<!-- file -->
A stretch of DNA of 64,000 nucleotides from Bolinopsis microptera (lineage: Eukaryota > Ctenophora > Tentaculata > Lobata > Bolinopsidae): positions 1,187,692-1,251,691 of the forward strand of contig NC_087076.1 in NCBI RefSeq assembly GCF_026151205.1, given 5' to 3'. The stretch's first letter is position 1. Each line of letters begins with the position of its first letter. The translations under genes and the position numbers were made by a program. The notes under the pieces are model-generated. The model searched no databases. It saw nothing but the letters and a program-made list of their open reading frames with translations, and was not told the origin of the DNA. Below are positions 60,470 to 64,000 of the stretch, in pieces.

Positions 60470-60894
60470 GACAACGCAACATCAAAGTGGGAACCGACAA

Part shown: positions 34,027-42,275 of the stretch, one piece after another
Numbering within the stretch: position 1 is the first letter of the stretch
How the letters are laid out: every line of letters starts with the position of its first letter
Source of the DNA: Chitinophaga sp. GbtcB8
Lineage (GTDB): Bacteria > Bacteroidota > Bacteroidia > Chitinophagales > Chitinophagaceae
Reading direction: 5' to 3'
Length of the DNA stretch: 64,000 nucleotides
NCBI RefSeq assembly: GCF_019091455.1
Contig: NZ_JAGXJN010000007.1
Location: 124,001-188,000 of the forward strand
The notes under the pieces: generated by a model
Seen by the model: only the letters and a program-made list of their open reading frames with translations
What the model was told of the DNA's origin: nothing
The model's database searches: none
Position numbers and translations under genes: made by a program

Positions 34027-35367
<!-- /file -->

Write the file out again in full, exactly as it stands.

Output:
A stretch of DNA of 64,000 nucleotides from Bolinopsis microptera (lineage: Eukaryota > Ctenophora > Tentaculata > Lobata > Bolinopsidae): positions 1,187,692-1,251,691 of the forward strand of contig NC_087076.1 in NCBI RefSeq assembly GCF_026151205.1, given 5' to 3'. The stretch's first letter is position 1. Each line of letters begins with the position of its first letter. The translations under genes and the position numbers were made by a program. The notes under the pieces are model-generated. The model searched no databases. It saw nothing but the letters and a program-made list of their open reading frames with translations, and was not told the origin of the DNA. Below are positions 60,470 to 64,000 of the stretch, in pieces.

Positions 60470-60894
60470 GACAACGCAACATCAAAGTGGGAACCGACAA

Part shown: positions 34,027-42,275 of the stretch, one piece after another
Numbering within the stretch: position 1 is the first letter of the stretch
How the letters are laid out: every line of letters starts with the position of its first letter
Source of the DNA: Chitinophaga sp. GbtcB8
Lineage (GTDB): Bacteria > Bacteroidota > Bacteroidia > Chitinophagales > Chitinophagaceae
Reading direction: 5' to 3'
Length of the DNA stretch: 64,000 nucleotides
NCBI RefSeq assembly: GCF_019091455.1
Contig: NZ_JAGXJN010000007.1
Location: 124,001-188,000 of the forward strand
The notes under the pieces: generated by a model
Seen by the model: only the letters and a program-made list of their open reading frames with translations
What the model was told of the DNA's origin: nothing
The model's database searches: none
Position numbers and translations under genes: made by a program

Positions 34027-35367